Another factor is the changed profile of emigrants. As evidenced by the above-mentioned studies, the new emigration wave seems to be made of more qualified people than in the past waves. Indeed, it has been emphasized that emigrants from the post-2010 wave are less likely to remit. Less than 20% of them declare that they send remittances whereas more than 65% did before 1969 (Labrianidis and Pratsinakis, 2016). This finding is corroborated by Faini’s work (2007) evidencing that the higher educated the emigrants, the lower the remittances. The two main explanations he gives are convincing and relevant to the Greek case. Firstly, tertiary educated emigrants tend to remit less because they come from a higher socio-economic background, suggesting that their relatives in Greece do not need any financial support. Indeed, the consequent extra-cost of parallel education (frontistiria, idiaitera), necessary to succeed at the Panhellenic examination, as well as the scarcity of public scholarships and student loans, increase the financial burden borne by families (Themelis, 2013). Secondly, highly skilled emigrants tend to stay longer in their destination country, making their link with the homeland weaker (Borjas and Bratsberg, 1996). Thus, there is a selection effect explaining the decrease of remittances inflows in Greece.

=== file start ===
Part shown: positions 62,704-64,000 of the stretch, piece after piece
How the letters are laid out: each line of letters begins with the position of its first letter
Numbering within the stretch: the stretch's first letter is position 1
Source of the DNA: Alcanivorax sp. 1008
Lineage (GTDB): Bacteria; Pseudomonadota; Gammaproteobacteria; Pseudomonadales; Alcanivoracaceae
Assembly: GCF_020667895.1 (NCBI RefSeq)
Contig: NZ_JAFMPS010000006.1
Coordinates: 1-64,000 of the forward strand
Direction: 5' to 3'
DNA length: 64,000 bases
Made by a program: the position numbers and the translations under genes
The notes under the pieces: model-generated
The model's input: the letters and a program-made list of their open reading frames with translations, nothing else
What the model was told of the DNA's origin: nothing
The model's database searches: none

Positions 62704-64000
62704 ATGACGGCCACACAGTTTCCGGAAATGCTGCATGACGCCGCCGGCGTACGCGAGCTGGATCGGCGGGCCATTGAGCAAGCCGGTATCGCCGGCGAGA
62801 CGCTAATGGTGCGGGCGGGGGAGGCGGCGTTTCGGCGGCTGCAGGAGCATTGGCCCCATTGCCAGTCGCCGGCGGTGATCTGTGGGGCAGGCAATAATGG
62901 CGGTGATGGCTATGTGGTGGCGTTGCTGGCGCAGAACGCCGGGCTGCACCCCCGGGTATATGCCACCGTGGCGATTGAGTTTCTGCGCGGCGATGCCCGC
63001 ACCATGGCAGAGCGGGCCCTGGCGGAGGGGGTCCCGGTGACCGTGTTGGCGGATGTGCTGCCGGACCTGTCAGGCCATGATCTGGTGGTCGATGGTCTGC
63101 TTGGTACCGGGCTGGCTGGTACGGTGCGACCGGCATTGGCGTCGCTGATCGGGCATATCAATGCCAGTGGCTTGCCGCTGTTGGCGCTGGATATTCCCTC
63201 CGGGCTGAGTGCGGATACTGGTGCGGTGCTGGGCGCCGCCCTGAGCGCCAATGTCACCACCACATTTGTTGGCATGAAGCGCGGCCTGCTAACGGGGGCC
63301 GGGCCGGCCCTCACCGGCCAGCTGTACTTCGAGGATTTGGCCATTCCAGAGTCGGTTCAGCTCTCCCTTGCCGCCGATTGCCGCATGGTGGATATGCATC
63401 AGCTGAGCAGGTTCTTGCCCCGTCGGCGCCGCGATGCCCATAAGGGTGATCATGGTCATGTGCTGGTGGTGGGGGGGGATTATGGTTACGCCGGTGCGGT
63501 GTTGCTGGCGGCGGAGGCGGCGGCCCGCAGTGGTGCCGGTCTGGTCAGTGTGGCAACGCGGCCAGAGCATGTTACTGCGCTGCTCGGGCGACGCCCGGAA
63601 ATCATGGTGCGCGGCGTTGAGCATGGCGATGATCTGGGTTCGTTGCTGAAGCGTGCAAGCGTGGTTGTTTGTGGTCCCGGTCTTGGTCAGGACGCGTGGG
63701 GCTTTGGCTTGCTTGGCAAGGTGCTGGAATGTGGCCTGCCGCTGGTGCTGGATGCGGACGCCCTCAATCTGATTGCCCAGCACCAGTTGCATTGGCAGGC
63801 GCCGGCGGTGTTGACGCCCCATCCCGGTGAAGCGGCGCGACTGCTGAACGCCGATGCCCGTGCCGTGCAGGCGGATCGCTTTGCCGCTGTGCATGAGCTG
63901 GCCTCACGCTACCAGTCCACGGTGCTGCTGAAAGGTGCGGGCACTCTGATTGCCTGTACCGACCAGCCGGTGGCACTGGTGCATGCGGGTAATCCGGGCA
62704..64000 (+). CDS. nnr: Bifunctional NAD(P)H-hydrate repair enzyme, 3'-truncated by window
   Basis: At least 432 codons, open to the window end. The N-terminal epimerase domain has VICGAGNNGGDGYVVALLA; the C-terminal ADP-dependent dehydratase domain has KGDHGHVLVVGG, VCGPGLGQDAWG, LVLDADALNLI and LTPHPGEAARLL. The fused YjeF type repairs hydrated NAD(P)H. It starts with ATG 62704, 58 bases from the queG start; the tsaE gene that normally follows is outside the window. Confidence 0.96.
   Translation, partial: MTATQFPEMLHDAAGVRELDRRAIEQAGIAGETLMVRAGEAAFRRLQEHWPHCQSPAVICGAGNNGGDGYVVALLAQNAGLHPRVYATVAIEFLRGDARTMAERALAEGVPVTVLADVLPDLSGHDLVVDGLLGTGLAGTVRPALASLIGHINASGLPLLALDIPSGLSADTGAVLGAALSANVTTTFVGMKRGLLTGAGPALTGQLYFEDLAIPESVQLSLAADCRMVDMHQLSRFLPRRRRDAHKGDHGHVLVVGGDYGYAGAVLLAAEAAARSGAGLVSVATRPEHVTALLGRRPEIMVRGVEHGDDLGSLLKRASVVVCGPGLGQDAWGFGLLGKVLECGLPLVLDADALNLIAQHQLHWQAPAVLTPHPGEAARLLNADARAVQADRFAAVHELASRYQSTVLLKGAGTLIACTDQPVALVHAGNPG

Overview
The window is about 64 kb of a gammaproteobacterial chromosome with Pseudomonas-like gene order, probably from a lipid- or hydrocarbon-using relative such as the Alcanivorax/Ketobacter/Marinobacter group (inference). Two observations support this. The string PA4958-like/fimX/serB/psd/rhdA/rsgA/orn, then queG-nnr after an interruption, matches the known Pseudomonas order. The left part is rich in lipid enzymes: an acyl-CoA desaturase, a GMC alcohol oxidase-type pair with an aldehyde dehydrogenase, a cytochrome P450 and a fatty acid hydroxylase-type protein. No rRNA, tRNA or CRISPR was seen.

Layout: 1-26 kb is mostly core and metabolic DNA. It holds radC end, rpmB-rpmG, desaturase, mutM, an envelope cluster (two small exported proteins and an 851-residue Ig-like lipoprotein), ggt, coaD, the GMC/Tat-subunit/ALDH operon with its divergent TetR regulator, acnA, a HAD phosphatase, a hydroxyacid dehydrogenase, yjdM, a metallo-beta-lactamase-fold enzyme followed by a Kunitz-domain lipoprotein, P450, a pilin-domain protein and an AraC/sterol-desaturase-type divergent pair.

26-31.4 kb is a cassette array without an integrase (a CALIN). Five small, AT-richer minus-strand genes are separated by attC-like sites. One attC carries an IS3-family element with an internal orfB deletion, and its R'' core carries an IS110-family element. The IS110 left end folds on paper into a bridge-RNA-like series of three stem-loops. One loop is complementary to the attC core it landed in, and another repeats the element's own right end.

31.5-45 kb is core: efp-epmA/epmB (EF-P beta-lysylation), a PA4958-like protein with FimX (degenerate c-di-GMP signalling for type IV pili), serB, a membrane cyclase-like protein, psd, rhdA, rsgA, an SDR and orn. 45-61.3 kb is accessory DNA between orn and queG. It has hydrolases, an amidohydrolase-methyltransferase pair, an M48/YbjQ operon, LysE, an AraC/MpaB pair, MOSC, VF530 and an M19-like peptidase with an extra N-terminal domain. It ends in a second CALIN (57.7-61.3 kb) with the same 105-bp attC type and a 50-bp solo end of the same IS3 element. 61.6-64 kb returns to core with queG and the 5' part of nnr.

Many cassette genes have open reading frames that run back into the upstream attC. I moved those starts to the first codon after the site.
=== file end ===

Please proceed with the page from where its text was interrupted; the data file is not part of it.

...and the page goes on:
In order to highlight the specificity of the Greek case and to test the robustness of the above-mentioned effects, I conducted a comparative analysis with other Southern European countries. The crisis generated an increase of emigration in Greece, Spain, Italy and Portugal, and in all four countries the quality of and trust in the political and institutional systems have been eroded. However, in Greece, remittances have fallen, whereas in Italy and Spain they have increased and in Portugal they have remained stable.